Since the 76ers moved to Philadelphia in 1963, it’s hard to find another city in America with such a loyal, dedicated, and demanding fan base. Philly fan’s are infamously known for being brutal, and at some degree, brutally honest. When their team is losing consecutively they boo–maybe even going as far as throwing snowballs at a Santa Claus during a home game–but who are we to judge? Winning means a lot to the city of Philadelphia and the way people report about their beloved Sixers works to reflect that.
This title doesn’t suggest that he’s optimistic that the Sixers can overcome their early season woes but gives readers the impression that hope is slowly diminishing–like the cartilage in Andrew Bynum’s left knee. While remaining mostly objective, Mitchell does do his best to point out key changes in the roster and explains how they are possibly to blame for the Sixers underachieving this season.
At one point in the article Mitchell writes, “The roster upheaval is most often cited as the reason, and there is truth to that. It’s difficult to maintain defensive continuity, especially when you lose your best perimeter defender (Andre Iguodala) and your best interior defender (Elton Brand).” While this can’t be proven true, it also can’t be proven to be untrue. It is simply a matter of opinion that he tries to support throughout the remainder of the article.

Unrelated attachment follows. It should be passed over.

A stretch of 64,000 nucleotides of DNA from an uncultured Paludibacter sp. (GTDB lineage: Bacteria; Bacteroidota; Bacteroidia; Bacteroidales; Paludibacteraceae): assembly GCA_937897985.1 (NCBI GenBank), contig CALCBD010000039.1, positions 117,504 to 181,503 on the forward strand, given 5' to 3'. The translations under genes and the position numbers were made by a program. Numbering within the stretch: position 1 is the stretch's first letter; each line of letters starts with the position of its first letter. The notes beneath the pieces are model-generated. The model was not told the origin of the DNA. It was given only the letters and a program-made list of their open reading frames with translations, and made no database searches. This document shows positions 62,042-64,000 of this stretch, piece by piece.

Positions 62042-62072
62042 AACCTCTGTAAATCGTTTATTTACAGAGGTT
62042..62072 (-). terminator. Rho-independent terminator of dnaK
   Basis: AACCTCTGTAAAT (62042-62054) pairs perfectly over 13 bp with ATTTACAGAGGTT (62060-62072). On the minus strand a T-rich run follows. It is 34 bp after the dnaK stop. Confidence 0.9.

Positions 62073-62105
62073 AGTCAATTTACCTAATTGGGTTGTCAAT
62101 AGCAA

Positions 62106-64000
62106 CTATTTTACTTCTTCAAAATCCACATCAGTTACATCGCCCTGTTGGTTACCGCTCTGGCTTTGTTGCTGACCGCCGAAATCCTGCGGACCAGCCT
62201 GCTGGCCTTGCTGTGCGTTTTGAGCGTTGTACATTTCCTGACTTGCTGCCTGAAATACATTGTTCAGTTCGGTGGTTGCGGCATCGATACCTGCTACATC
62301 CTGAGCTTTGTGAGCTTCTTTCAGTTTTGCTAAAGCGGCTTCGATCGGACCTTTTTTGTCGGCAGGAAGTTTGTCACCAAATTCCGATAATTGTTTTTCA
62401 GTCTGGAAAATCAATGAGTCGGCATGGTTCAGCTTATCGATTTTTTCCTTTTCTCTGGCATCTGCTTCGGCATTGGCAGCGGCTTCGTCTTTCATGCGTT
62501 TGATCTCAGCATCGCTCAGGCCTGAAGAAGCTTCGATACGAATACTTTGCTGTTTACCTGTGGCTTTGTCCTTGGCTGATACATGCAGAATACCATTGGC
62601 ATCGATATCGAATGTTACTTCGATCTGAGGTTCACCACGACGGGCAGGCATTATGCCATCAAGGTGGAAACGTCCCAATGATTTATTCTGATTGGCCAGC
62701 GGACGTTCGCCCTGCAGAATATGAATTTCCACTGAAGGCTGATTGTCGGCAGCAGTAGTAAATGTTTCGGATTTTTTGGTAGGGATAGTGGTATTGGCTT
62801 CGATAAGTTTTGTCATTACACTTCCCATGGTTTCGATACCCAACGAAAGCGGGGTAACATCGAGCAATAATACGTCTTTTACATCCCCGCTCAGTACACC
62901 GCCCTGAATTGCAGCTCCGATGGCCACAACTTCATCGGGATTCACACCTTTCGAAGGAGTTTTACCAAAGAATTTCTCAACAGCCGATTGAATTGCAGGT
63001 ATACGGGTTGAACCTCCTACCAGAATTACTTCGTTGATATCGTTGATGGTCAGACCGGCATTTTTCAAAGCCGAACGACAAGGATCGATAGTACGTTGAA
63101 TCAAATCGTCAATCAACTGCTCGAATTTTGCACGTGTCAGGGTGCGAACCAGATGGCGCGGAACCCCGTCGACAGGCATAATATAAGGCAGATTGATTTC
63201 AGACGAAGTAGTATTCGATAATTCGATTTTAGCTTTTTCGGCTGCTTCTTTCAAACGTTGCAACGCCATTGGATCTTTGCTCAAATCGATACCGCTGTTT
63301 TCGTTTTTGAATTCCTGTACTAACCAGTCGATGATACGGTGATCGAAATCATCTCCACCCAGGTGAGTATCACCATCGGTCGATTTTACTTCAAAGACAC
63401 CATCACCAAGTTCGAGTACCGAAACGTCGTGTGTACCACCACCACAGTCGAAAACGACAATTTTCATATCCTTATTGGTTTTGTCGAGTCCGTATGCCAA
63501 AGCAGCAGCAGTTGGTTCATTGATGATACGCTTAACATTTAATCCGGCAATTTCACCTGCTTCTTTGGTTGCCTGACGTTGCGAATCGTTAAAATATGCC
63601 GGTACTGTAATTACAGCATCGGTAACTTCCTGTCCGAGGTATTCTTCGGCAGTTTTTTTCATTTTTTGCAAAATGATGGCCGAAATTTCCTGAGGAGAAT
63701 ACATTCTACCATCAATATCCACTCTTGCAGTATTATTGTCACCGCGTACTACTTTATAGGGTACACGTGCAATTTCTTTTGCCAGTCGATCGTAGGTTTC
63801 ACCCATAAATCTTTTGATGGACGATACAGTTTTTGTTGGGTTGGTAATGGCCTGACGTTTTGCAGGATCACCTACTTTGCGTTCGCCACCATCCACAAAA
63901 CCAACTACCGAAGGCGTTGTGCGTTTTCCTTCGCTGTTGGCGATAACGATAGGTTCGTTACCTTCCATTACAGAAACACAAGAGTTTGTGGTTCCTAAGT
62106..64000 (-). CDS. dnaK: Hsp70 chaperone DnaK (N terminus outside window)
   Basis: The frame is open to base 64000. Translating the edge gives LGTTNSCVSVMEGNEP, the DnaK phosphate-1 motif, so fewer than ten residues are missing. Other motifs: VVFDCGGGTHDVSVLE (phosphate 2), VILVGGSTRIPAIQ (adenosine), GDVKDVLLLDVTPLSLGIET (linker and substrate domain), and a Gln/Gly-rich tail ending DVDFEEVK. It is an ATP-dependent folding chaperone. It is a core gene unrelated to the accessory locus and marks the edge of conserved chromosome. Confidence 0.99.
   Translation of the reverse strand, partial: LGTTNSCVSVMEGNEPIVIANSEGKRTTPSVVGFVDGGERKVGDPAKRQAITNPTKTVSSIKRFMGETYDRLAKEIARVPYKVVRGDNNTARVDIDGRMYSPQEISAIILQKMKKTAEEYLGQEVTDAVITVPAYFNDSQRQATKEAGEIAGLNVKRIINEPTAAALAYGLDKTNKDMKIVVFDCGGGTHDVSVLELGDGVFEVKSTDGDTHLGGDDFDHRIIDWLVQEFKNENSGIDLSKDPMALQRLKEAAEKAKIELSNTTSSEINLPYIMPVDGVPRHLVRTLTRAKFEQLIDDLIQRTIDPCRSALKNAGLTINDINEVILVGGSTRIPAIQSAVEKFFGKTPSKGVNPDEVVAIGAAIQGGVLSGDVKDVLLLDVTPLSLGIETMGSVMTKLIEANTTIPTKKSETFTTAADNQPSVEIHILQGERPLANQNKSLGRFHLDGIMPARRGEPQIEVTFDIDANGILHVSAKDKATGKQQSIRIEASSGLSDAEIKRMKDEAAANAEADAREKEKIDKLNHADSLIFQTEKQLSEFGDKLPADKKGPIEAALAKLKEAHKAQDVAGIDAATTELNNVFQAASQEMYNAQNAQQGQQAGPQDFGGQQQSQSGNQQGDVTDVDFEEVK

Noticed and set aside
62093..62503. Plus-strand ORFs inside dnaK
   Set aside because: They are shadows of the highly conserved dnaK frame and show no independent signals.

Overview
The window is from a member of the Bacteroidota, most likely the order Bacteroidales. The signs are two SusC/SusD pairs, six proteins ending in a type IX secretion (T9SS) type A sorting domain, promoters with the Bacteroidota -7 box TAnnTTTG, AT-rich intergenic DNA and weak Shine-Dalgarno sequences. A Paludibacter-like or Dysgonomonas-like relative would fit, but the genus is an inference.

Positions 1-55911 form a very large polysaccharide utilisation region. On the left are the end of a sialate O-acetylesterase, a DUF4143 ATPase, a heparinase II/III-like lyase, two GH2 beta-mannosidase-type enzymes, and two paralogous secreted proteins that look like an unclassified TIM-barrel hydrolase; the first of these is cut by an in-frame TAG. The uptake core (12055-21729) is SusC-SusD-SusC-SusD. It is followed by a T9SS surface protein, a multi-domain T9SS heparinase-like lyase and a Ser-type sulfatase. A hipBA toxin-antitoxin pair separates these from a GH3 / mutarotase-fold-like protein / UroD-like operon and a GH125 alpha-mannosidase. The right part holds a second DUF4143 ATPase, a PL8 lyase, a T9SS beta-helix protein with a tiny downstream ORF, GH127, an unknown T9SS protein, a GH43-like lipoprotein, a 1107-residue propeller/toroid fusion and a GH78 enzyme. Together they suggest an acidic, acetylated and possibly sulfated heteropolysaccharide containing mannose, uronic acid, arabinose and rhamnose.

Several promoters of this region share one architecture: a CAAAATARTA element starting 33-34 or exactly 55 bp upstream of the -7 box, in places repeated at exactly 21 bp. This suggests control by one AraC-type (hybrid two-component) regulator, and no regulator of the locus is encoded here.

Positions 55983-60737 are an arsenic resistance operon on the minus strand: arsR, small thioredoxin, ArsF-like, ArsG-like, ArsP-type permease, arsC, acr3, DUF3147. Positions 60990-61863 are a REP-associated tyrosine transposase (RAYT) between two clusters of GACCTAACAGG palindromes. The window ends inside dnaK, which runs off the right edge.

Dan Gelston, who reported for both CBS Philly and the Philadelphia Tribune, is another writer who covers the 76ers consistently. His most recent article was published on January 15 and it addresses the concerns that Philly fans have with All-Star center Andrew Bynum and his ongoing knee injuries.
“The Sixers can offer Bynum more years and money than any other team. With good reason, they want to know what kind of Bynum is on the market: The L.A. All-Star or the Sixers’ Sidelined Center.” In this, Dan Gelston proposes the question most Philadelphia basketball fans are asking, “what kind of Bynum are we going to see when the 7-footer finally puts on a uniform?”
In her January 17th post, “Collins sees hope returning to Andrew Bynum” Lynam uses the lede, “Andrew Bynum was noticeable at Sixers practice on Thursday — for more than his hair — because he added movement to his shooting drills.”
While mocking a bit, Bynum’s fashionable new doo, Dei uses a joke to attract the reader and urges them to keep reading. Her article covers the interview to which Bynum finally gives a timetable of his return, which is to be hopefully the week after the All-Star break.